Congress created a juicy new tax break for business owners when they rewrote the U.S. Tax Code in December. Three months later, many U.S. Employers still do not know if they qualify for the deduction.
The Internal Revenue Service has said it will provide guidance detailing exactly who is allowed to take the “pass-through” deduction. With billions of dollars at stake, business groups are lobbying for the Service to “open the doors” as widely as possible.
Some high-earning proprietors could be excluded if the IRS writes the rules too narrowly. The agency plans on issuing guidelines by June but we shall see if that happens.
The 20 percent deduction is aimed at pass-through businesses, whose income is reported on their owners’ personal tax returns. Congress tried to bar wealthy owners of service businesses from getting the break. This may exclude many doctors, lawyers, accounting firms and or financial services unless they can find a loophole. The challenge for the IRS will not be easy. The agency must write coherent rules and then be ready to make judgements on every business in the U.S. The IRS may then be challenged by some of these businesses or second-guessed by courts.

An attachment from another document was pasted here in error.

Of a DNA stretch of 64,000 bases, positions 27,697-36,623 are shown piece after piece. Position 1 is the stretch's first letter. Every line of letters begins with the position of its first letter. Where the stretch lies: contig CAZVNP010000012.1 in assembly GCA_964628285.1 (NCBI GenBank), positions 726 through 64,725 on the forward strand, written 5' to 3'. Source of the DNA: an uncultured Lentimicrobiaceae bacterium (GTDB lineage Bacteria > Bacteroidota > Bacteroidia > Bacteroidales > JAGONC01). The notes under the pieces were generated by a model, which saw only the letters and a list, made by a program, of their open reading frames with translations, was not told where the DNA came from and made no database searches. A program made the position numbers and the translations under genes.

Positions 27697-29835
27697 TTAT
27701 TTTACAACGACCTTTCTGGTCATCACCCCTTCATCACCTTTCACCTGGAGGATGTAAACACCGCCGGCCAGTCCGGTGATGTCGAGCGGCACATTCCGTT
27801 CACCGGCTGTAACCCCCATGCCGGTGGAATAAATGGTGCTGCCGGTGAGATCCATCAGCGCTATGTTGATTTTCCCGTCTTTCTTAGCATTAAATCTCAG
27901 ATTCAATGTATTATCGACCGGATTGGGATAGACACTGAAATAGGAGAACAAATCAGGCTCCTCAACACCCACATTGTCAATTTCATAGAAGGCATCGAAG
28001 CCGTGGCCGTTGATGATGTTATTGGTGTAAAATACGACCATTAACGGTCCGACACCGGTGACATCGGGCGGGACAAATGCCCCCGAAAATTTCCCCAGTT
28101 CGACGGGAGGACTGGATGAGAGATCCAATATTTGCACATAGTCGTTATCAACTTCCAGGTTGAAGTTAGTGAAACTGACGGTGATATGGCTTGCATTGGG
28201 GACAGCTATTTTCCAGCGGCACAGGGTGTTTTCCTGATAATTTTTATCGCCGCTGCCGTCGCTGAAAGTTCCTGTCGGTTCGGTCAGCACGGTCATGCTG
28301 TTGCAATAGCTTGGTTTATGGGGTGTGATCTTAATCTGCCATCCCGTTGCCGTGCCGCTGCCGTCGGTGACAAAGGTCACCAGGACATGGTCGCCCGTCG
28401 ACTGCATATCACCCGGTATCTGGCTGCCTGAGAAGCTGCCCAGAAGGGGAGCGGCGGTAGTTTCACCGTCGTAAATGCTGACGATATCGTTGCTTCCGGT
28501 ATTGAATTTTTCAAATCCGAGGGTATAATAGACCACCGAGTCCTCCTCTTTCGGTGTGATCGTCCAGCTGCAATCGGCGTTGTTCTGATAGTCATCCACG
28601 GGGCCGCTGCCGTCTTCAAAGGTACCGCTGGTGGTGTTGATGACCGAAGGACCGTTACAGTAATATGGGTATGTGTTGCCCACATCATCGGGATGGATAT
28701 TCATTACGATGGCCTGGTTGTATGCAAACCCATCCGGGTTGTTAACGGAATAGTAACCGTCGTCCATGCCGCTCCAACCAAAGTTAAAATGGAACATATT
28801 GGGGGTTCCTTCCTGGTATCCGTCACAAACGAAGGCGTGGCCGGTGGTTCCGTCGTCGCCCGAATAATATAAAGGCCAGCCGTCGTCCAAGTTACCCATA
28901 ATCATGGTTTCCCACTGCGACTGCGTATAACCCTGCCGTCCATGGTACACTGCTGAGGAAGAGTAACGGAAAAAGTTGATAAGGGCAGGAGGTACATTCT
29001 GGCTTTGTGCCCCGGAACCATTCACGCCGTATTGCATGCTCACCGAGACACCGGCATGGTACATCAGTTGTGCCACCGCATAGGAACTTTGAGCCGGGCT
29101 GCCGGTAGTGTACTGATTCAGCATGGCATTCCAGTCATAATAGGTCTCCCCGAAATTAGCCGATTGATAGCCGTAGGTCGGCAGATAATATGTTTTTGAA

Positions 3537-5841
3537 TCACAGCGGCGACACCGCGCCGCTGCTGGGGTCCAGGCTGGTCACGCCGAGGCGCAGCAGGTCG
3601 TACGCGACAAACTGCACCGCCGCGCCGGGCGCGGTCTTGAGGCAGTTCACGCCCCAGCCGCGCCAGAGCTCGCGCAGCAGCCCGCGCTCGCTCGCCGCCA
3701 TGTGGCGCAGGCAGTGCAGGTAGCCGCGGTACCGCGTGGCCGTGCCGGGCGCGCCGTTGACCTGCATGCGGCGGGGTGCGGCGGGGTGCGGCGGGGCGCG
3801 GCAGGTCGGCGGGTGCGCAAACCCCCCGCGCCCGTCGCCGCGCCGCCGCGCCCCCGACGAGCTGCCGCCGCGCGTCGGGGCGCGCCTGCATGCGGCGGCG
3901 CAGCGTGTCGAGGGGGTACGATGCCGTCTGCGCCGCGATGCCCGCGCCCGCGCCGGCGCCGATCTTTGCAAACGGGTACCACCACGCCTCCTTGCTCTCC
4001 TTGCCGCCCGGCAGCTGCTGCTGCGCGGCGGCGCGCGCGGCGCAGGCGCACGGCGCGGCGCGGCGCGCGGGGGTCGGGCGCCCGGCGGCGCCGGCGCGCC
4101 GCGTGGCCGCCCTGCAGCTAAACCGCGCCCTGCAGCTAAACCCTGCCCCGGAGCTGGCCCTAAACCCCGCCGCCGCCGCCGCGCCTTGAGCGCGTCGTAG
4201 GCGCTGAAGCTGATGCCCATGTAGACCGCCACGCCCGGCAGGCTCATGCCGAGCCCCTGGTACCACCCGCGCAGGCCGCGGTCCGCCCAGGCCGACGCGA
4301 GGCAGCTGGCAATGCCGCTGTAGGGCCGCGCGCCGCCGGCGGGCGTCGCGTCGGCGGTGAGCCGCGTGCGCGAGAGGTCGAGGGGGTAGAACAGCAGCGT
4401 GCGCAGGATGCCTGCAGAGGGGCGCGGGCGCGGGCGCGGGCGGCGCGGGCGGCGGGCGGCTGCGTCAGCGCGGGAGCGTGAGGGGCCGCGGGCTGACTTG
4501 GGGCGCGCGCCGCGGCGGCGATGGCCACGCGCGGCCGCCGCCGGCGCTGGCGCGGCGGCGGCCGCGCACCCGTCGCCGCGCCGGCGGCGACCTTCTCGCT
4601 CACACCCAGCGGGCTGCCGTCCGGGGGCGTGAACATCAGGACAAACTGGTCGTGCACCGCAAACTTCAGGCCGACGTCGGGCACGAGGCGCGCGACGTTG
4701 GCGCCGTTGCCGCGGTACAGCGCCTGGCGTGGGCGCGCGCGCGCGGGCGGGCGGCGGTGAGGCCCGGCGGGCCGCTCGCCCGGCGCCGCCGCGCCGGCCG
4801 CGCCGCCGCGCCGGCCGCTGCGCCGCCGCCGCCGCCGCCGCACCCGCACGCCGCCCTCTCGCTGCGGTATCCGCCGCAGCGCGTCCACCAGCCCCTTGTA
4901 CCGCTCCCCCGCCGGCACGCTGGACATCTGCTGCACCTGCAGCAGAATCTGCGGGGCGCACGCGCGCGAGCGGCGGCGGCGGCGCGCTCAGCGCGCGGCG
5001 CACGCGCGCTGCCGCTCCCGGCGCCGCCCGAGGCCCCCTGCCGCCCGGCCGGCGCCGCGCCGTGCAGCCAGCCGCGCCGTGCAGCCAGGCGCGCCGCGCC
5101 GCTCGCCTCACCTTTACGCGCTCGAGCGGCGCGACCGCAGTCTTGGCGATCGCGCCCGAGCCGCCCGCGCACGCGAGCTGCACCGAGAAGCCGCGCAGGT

This much is clear: if you are a pass-through business owner who earns less than $157,500 (or $315,000 for a married couple), you get full access to the deduction no matter what you do. Above these thresholds, the deduction fades for certain “service” businesses including health, law, consulting, athletics, financial and brokerage services. So, are Veterinarians considered “healthcare”?
Just as puzzling to us is another phrase in the law. Any firm where the “principal asset” is the “reputation or skill of one or more employees” are also excluded. Who does this include? If you advertise that you are the best “baker” in town, does this then exclude bakers? The final version of the law took “engineers and architects” off the list of service providers. Very interesting how the final Regulations will read….stay tuned!